RQIA Independent Review of Child and Adolescent Mental Health ...


RQIA Independent Review of Child and Adolescent Mental Health ...


The majority of young people, 78 per cent, consented to their treatment. Of

the remaining 22 per cent the reasons for not giving consent included:

• detention

• consent was given by the parents due to their age

• young person was unable

Discharge from CAMHS

In regard to their discharge from CAMHS, only 27 per cent of participants had

experience of being discharged from CAMHS. Young people had mixed

responses. This depended on their level of readiness for discharge. One

young person stated that they were able to return to the service after their


Transition to Adult Services

Only 10 young people interviewed were involved in moving from CAMHS to

adult mental health services. Two of these young people where still in the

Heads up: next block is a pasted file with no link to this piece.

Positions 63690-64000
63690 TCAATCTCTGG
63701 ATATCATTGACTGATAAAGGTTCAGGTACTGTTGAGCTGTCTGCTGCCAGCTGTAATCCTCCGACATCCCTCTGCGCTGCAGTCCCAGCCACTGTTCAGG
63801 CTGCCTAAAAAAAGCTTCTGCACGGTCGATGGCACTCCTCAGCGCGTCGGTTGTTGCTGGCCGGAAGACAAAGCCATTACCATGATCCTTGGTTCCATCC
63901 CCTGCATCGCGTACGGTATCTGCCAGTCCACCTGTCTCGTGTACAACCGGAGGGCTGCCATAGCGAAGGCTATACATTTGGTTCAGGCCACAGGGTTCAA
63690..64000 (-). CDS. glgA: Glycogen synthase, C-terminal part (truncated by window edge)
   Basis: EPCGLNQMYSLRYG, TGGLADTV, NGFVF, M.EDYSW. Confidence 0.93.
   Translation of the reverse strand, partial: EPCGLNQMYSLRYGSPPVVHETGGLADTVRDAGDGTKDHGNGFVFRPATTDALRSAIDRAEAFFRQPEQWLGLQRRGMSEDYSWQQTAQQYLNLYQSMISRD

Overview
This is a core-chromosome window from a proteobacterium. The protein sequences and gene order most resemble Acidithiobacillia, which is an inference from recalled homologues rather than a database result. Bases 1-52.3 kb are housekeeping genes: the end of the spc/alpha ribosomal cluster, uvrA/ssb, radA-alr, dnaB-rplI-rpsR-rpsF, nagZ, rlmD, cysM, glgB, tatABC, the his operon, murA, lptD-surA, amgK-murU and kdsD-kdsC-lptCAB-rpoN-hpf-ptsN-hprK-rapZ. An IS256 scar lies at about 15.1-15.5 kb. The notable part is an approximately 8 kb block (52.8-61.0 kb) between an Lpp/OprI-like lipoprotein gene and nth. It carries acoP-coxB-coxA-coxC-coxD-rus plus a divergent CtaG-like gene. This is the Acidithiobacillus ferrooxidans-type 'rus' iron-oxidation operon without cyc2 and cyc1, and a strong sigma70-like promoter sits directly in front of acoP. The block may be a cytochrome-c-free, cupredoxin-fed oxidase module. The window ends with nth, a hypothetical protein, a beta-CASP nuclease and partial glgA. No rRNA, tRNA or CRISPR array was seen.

transition process and had not fully moved. Seven young people stated that

the move had been positive. Young people highlighted a twin track approach

that had been used, where adult mental health and CAMHS worked together

to support the young person. Of the two young people who had a negative

experience, one stated that they did not receive any support during the

transition. The other young person who was still in the transition process,

stated that they felt unsupported and did not know what was happening in

relation to their plan. Another young person commented that because the

transition was to a service in England they received little support.

Young people were asked if they met a professional from adult mental health

services in advance of their transition. Five young people stated that this had

occurred. The young people cited this as extremely helpful.

Aftercare Support

This was not applicable to all young people. Only one young person had

received aftercare support.


Fifty-six per cent of young people across the five trusts did not know how to

make a complaint. In the South Eastern Trust none of the young people who

participated knew how to make a complaint, and only one young person within

the Northern Trust. This was in contrast to the Belfast Trust where all 17

young people were aware of how to make a complaint.


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